Vol 13 Edition 1

Australian NSPs need priority, says report

Services such as Needle and Syringe Programs need priority to help meet national prevention and treatment targets, says a new report.

The National Blood-borne Viruses and Sexually Transmissible Infections Surveillance and Monitoring Report, 2015, produced by the Kirby Institute, found that Australia has not met government-set targets on hepatitis C prevention and treatment.

Picture: Shannon Morris

The report said that, overall, the data emphasises the “continued need to prioritise prevention programs such as needle and syringe programs, and opioid substitution treatment, as well as the need to increase the proportion of people accessing treatment, in order to reduce HCV-related burden of disease and deaths”.

According to the report, a greater number of needles and syringes was distributed in 2014 than in the previous year. In 2014, the proportion of people who inject drugs attending needle and   syringe programs who reported re-using another person’s used needle and syringe (receptive syringe sharing) in the previous month was 16 per cent, similar to the 15 per cent proportion reported in 2013, and over the past 10 years.

The per capita number of needles and syringes distributed annually remained steady between 2013 and 2014 at 2.8 per capita among those aged 15 – 64 years. This equates to 44 million needles  and syringes distributed, an increase of 12 per cent from 2.5 per capita in 2005 when 34 million needles and syringes were distributed.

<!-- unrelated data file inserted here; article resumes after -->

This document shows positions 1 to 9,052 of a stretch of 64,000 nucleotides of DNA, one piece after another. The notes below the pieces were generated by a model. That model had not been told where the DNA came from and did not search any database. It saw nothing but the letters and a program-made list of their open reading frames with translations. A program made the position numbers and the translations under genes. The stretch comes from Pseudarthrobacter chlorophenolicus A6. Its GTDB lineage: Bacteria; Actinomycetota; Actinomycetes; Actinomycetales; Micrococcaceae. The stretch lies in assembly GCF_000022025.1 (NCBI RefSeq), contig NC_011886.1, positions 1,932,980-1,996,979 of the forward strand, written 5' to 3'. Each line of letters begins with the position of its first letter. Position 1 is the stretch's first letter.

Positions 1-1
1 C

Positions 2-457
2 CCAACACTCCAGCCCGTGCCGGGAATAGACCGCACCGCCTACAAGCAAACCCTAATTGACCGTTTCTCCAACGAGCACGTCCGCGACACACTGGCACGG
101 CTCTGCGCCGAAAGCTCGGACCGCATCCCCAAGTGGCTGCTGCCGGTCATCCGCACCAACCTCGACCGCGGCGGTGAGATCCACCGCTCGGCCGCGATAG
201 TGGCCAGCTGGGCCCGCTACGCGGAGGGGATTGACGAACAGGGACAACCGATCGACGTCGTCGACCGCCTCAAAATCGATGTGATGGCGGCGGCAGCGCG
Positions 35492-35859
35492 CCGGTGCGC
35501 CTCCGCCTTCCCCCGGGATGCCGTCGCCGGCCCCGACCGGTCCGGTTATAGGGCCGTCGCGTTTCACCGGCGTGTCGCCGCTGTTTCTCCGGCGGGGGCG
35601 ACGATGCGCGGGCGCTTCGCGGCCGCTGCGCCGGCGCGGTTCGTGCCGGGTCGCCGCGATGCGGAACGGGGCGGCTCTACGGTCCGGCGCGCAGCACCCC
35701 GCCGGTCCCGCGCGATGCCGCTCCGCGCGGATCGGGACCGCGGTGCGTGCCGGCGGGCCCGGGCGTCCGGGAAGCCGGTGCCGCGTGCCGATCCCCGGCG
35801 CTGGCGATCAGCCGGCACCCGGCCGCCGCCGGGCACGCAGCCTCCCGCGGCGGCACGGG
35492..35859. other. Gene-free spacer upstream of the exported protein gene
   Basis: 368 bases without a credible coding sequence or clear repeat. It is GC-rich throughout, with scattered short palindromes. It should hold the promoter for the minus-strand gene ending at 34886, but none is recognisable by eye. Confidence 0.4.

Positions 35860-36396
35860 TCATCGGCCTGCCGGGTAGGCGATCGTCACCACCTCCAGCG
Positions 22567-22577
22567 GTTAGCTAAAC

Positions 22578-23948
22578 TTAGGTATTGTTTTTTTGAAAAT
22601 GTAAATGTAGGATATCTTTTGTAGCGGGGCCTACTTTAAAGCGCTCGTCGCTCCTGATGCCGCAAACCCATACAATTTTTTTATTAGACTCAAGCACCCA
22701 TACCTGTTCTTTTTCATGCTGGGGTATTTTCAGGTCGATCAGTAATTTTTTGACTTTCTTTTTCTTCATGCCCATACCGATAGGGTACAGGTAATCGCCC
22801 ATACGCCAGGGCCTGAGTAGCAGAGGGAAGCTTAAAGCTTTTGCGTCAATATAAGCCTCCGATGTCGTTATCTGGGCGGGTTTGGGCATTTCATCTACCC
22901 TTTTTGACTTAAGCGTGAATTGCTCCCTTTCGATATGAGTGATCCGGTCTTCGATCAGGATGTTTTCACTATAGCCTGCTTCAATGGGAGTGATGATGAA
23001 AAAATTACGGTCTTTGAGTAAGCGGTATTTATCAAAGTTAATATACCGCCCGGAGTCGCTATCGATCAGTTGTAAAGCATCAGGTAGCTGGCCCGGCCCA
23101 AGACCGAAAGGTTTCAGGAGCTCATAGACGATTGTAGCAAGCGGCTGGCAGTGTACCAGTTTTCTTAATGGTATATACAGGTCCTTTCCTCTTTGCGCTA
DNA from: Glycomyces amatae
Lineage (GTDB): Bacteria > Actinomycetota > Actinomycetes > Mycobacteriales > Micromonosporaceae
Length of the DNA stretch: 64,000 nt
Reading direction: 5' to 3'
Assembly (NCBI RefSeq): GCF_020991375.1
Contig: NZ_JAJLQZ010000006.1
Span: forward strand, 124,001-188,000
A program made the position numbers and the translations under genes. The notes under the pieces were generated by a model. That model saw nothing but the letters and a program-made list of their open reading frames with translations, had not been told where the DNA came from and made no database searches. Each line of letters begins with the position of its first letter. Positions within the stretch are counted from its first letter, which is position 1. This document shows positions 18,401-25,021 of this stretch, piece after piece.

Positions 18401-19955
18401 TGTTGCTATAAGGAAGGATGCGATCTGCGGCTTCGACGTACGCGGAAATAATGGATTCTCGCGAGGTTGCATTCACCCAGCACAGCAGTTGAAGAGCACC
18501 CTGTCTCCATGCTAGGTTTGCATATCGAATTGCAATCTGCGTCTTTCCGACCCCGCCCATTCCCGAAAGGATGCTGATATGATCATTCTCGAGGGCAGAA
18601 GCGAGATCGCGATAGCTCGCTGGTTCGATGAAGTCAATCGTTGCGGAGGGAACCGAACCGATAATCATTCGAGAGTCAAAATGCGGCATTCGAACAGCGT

The incidence rate of hepatitis C on repeat testing from participants in the Australian Needle and Syringe Program Survey, declined annually between 2005 and 2009, but has been increasing since 2011.

While analysis has indicated that the increases are not statistically significant, it will require ongoing monitoring.

In June 2014, Australia’s federal, state and territory health ministers endorsed five new National Strategies for hepatitis B, hepatitis C, sexually transmissible infections (STIs), and human  immunodeficiency virus (HIV) together with a National Aboriginal and Torres Strait Islander BBV and STI Strategy.

The strategies aim to improve testing, treatment and uptake of preventative measures and to reduce the impacts these infections cause.

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